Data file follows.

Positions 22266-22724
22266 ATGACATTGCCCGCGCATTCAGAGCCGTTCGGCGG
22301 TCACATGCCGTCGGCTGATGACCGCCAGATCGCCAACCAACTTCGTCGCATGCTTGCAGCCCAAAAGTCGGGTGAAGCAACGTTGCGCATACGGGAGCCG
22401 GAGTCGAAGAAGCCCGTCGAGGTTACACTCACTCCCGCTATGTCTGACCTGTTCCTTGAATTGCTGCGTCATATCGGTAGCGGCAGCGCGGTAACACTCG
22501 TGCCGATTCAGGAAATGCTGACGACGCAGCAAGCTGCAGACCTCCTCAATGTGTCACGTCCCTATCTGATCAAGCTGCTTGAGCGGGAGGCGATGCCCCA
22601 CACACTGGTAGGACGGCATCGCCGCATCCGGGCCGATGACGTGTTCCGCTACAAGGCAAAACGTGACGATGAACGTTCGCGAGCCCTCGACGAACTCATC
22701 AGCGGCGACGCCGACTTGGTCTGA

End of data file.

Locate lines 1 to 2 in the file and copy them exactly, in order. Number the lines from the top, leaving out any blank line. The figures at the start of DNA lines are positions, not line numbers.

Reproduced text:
Positions 22266-22724
22266 ATGACATTGCCCGCGCATTCAGAGCCGTTCGGCGG